# Box Plot

A boxplot shows you a summary of data by displaying the median, 25th and 75th percentiles, the minimum and maximum, and the outliers. This is a lot of information! Lets look at an example:

Using the `boxplot()`

command,

boxplot(cdc$weight)

This is a boxplot of a variable called `weight`

. The median is the dark bar in the middle of the box. So, the median weight is perhaps 65 (65 *what* though? Pounds?). Then, the 25th percentile is the line below the median (sometimes this is called the 1st quartile). Perhaps it's 55. This means that 25 percent of the data is between 55 and 65. Then, there's a vertical dotted line down to another horizontal line at the bottom. This line looks to be around 35, and it represents the minimum value for `weight`

. Above the median, it's much the same. The line above the median is the 75th percentile (sometimes called the 3rd quartile). It looks to be about 75. Again, 25% of the data falls between the median and the 75th percentile, so one-quarter of the weights are between 65 and 75. Again, there's a vertical line that goes up to another horizontal line, but this time, the horizontal line is not the maximum. There is a formula that is used to decide where to put the top and bottom lines, and any values in the data that are above or below those lines are called “outliers.” The formula is 1.5 times the interquartile range (you might have learned about this in math class) but we don't need to calculate it ourselves, because R does it for us.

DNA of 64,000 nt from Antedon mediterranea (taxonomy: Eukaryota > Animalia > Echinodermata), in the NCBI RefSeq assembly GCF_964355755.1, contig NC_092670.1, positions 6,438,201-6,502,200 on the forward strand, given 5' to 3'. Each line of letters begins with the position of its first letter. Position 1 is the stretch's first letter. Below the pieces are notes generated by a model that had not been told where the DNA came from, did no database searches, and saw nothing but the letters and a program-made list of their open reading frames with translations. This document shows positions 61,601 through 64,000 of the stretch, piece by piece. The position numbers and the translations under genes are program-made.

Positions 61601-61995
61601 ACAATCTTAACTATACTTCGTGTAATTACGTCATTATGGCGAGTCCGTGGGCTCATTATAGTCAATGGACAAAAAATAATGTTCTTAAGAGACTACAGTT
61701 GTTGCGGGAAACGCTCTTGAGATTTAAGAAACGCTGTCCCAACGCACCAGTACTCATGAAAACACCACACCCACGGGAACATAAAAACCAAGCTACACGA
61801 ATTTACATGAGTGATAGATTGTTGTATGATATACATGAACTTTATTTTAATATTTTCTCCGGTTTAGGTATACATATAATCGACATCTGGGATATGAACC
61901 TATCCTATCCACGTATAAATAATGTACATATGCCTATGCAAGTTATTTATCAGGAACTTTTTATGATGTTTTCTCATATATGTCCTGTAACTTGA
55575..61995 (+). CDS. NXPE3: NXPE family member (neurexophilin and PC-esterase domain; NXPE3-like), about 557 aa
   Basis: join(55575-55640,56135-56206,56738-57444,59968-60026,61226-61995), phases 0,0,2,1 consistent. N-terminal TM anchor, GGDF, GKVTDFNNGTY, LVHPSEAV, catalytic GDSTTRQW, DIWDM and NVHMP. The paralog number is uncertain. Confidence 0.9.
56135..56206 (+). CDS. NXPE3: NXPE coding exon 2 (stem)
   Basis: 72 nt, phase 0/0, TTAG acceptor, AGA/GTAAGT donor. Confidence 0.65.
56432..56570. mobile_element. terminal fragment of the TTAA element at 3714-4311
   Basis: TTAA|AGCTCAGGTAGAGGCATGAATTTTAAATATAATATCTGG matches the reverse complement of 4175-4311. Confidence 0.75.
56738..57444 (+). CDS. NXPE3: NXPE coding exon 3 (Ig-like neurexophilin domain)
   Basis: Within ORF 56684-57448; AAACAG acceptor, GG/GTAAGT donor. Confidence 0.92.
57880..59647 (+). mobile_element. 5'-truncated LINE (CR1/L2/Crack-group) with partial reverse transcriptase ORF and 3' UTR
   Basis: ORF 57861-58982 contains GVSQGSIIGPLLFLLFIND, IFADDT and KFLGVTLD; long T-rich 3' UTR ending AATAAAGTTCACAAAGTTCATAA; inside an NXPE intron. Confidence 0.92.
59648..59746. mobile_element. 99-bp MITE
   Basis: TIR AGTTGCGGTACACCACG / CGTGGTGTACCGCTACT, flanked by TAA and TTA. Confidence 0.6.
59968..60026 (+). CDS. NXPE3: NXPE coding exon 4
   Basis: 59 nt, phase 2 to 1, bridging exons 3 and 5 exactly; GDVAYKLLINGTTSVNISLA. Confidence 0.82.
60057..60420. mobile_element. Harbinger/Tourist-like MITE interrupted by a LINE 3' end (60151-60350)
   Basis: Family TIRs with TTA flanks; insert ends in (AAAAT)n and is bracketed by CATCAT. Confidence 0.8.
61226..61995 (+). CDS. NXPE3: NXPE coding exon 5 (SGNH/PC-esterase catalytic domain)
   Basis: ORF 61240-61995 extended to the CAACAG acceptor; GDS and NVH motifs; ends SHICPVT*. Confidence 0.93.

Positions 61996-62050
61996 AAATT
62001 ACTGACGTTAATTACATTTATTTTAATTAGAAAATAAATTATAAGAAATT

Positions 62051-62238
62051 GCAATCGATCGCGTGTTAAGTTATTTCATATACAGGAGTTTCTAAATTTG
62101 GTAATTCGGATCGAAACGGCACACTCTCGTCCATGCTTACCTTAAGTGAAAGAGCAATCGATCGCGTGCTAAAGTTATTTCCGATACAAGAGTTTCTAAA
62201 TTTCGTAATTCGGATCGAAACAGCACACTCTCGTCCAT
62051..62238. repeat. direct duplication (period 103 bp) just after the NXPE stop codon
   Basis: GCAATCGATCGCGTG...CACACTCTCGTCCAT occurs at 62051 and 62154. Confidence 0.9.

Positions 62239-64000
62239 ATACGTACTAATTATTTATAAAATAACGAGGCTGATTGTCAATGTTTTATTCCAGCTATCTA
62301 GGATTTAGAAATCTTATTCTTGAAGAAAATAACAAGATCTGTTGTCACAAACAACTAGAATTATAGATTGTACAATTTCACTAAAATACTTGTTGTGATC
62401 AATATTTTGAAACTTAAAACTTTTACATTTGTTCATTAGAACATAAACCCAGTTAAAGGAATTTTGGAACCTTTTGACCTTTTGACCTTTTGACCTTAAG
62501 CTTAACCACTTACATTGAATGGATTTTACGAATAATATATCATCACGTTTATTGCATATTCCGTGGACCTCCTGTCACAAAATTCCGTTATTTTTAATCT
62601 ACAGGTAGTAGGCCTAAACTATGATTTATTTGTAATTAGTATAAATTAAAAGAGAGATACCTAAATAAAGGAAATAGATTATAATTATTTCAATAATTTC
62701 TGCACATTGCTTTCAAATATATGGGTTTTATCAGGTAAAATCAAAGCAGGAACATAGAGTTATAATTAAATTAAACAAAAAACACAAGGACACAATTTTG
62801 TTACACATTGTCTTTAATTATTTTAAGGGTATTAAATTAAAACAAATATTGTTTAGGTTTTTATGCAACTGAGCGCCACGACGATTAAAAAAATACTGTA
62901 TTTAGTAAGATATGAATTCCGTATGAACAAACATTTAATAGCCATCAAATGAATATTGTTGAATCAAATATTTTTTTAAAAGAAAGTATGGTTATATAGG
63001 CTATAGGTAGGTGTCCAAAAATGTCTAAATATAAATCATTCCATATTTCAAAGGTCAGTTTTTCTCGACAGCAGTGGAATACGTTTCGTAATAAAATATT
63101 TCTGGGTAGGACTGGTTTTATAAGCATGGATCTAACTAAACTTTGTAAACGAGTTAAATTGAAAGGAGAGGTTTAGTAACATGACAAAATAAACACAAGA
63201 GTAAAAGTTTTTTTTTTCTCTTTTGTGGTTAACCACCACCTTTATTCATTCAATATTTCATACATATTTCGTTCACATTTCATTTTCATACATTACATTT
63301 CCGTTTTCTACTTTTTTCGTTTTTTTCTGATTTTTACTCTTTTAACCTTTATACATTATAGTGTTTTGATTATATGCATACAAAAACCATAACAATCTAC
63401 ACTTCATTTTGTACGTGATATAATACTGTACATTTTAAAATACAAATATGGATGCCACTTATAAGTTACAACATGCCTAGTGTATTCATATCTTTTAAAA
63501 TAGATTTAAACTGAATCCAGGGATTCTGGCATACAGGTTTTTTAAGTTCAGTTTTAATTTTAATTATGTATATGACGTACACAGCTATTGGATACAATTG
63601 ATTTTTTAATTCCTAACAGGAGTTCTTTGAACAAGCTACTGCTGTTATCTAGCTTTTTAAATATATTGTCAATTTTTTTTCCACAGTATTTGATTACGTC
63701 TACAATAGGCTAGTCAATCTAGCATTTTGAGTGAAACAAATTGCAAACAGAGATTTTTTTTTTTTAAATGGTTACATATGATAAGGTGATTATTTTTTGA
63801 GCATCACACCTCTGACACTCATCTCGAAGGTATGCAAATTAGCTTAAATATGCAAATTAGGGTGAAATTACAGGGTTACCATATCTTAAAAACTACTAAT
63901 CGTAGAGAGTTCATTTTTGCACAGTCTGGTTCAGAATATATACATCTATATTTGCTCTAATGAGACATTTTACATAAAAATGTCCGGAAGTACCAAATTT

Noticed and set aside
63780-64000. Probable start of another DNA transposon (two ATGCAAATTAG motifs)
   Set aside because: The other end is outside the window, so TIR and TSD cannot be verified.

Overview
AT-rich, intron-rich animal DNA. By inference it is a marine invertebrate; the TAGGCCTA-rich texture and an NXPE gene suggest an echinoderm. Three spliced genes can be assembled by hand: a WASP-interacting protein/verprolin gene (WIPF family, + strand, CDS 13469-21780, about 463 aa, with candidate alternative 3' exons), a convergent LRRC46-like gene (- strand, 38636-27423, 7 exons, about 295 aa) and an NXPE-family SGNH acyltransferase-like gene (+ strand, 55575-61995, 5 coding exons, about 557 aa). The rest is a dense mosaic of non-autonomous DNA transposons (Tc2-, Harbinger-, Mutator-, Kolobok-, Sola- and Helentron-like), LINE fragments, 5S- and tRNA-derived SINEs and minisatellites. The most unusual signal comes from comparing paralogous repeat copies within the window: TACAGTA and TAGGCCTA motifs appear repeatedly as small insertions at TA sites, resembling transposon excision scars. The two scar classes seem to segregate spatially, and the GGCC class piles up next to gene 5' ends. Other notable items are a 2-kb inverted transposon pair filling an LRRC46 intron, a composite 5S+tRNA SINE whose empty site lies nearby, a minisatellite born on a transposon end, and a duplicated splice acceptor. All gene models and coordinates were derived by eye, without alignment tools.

In this case, we can see that there are a *lot* of outliers. That's what all those dots are above the top line. The largest value represented by a dot is probably 180. Again, 180 *what*, though? It seems like there might be some problems with units in this data set.

You can also make sets of boxplots, and use them to compare different categories.

boxplot(cdc$weight ~ cdc$gender)

In this case, we're comparing the weights of males and females in the dataset. Notice that the median bar for males is higher than the median bar for females. This is kind of what we expect, because men are taller and heavier than women on average. But, there's a lot of overlap of the boxes, and the minimums both look the same.